Andy Bechtolsheim was a very talented engineer that became wealthy from Sun Microsystems, Arista and investments.

Marc Andreessen was an engineer that helped to co-create Mosaic and went on to found Netscape. Few people did more to spark Internet adoption than Andreessen's early browsers.

James Clark was a skilled engineer that founded Silicon Graphics.

Pierre Omidyar was a skilled engineer and helped write the early code for eBay, which was one of the first online auction sites.

This list keeps going. These people all fall into the "elite" category and they're all engineers.

Is this supposed to be a counter argument to what I wrote? As if I wasn't aware of those stories?

Many of those (the ones who still do relevant work themselves) are hardly elites -- rather small change (e.g. Torvalds).

And the elite rest did their personal inventing before they become elites (Jobs or Ellison, for example, didn't do much inventing as billionaires).

Afterwards the inventing (when they were not actively stifling innovation, like Oracle and MS) was done by their employees...

> Bill Gates started the first software company.


I googled that...

The first company founded to provide software products and services was Computer Usage Company in 1955.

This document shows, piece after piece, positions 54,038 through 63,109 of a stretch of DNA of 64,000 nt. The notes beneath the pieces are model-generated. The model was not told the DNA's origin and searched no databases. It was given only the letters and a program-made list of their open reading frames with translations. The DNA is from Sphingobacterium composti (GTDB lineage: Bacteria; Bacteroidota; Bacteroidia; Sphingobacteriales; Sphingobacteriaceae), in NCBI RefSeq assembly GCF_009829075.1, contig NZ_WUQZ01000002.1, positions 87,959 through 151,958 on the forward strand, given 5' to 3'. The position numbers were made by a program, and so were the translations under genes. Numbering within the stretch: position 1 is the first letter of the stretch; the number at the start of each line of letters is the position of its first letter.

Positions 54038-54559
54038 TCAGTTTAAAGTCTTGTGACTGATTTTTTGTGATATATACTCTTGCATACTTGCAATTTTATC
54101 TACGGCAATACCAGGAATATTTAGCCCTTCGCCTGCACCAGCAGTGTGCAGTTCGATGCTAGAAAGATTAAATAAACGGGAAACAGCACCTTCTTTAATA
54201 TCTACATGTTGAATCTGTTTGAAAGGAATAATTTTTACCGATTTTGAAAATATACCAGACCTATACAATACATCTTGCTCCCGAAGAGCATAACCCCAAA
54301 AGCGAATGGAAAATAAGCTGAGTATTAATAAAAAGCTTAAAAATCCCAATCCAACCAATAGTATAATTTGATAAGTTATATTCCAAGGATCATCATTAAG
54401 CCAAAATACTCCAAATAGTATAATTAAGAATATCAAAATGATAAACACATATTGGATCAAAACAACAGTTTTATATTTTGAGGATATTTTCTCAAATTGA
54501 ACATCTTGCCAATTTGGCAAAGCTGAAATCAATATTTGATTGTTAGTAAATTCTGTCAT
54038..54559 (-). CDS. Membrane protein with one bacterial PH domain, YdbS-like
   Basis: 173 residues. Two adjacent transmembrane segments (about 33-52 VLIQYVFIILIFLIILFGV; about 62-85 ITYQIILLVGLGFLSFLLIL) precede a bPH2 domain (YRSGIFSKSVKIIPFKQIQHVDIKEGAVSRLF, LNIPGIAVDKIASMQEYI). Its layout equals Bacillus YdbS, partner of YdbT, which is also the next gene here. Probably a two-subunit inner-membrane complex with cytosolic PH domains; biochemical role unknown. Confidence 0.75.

Download the referenced article about CUC, Recollections of the First Software Company here:


Gordon Moore had a chemistry degree but point taken

It’s not meant to be an ideology indented to be implemented.

It’s meant only as a critique.

I've seen the places where politicians have all the money and power and those countries also are not ones I'd live in

Where’s the evidence to suggest repatriating these huge sums of money will be used to improve society?

Where’s the evidence to suggest the money would be used to build public transport, improve the education system, reduce poverty, build more public / affordable housing?

The preponderance of evidence suggests any and all of these things would be poorly managed, massively over budget, and approximately a decade behind schedule.

No it's not. That's how change happens.

It's still perfectly legal to destroy the environment in many ways, it doesn't mean we can't complain about it.

If we don't talk about it, nothing happens.

No one designed the environment to be destroyed. But tax laws are often designed precisely to incentivize people to behave in a certain way. If we raise taxes on cigarettes, and then people smoke less, and tax revenue goes down, does anyone complain? Of course not; that's why we raised taxes on cigarettes.

Now sometimes you have tax laws that are poorly designed, where we don't like what happens when people follow the incentives they create. Or other times you have tax laws where people debated about what things to incentivize, and one side won the debate, and you might be on the other side. It's perfectly fair to want to change them. But it doesn't really make sense to criticize people for responding to incentives per se.

If you find a legal loophole that lets you steal cars and subsequently take advantage of it to steal cars then you are still a car thief, still a bad person, and the theft is still newsworthy. The fact that your were "merely following incentives" does not make it right and does not make it uninteresting. Quite the opposite.